Among the other effects that the Bill will have are that persons over 18 years or who are married before that age will be able to sue or be sued in their own names without the intervention of a next friend or of a guardian ad litem— a guardian ad litem is, of course, a person appointed to defend proceedings on behalf of a minor or a person under a disability. They will also be able to enter into a binding compromise of an action without leave of the court. In addition they will be entitled to act on the committee of a trade union, or any other body, corporate or incorporate. At present, for example, a minor may be a member of a trade union, credit union or a friendly society but he may not serve on the committee of such a body.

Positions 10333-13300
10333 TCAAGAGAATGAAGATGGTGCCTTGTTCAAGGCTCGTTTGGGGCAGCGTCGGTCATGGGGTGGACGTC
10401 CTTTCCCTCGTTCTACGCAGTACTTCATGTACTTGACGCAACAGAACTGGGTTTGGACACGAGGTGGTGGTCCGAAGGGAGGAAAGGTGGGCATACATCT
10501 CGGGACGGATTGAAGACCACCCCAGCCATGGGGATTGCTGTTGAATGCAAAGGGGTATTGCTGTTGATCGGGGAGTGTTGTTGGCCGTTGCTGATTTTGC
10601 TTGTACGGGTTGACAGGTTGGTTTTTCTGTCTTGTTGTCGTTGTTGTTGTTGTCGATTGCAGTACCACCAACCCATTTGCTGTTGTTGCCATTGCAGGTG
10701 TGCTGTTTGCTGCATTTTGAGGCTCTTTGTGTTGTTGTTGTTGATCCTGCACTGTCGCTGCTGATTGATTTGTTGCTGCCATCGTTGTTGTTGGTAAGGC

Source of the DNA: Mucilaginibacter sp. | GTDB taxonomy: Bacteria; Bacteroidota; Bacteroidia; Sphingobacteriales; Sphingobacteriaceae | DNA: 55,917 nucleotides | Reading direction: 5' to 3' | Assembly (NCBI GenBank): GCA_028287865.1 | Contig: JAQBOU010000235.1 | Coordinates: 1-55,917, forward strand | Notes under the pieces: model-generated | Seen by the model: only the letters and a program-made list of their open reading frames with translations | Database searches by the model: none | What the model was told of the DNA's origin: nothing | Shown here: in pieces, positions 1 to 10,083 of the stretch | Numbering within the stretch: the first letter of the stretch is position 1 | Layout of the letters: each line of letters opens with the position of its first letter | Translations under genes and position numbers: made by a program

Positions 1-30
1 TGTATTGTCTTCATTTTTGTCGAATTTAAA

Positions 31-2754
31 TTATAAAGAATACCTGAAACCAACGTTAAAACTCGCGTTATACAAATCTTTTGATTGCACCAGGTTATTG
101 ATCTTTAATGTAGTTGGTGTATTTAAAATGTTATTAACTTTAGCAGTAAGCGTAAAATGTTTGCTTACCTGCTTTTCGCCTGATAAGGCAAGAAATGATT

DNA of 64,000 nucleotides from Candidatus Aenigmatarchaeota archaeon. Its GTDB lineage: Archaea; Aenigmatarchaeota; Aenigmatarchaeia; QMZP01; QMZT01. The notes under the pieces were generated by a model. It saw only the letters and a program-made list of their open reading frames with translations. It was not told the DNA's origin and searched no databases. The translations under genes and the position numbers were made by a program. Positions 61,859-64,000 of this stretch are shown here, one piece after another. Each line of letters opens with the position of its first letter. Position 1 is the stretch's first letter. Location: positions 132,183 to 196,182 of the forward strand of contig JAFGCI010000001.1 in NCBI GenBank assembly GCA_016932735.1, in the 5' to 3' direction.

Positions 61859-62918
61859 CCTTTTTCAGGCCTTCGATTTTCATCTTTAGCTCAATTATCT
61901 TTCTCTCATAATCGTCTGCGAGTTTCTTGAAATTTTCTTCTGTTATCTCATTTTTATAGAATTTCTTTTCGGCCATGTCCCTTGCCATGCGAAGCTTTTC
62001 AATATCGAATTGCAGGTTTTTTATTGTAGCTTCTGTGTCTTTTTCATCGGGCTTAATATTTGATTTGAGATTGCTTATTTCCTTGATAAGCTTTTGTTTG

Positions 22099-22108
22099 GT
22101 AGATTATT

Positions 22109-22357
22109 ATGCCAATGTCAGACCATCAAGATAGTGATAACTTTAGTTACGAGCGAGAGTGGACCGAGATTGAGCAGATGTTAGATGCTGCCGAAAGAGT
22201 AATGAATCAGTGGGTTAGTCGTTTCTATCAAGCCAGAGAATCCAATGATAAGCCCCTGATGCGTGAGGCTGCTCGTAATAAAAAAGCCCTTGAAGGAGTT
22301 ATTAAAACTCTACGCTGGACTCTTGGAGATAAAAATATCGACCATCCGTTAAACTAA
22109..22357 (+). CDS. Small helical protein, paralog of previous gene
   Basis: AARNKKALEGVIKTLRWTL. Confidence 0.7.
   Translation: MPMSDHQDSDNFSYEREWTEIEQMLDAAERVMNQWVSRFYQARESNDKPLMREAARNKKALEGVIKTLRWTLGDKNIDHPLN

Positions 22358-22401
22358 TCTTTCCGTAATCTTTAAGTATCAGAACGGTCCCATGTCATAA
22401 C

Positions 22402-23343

I do not think that at this stage I need discuss the detailed provisions of the Bill, most of which are technical or consequential — they will all be gone into fully on Committee Stage. I will mention briefly only two provisions.
Section 2 is the principal provision. It proposes that a person will attain full age on the date the Act comes into operation if he has then reached the age of 18 or is or has been married. After the commencement of the Act, a person will attain full age on reaching the age of 18 or on marriage. The section substitutes a reference to full age for any reference to the age of 21 in every statutory provision passed before the commencement save those specifically exempted. The exempted provisions refer to marriage, adoption, social welfare, taxation and certain pensions.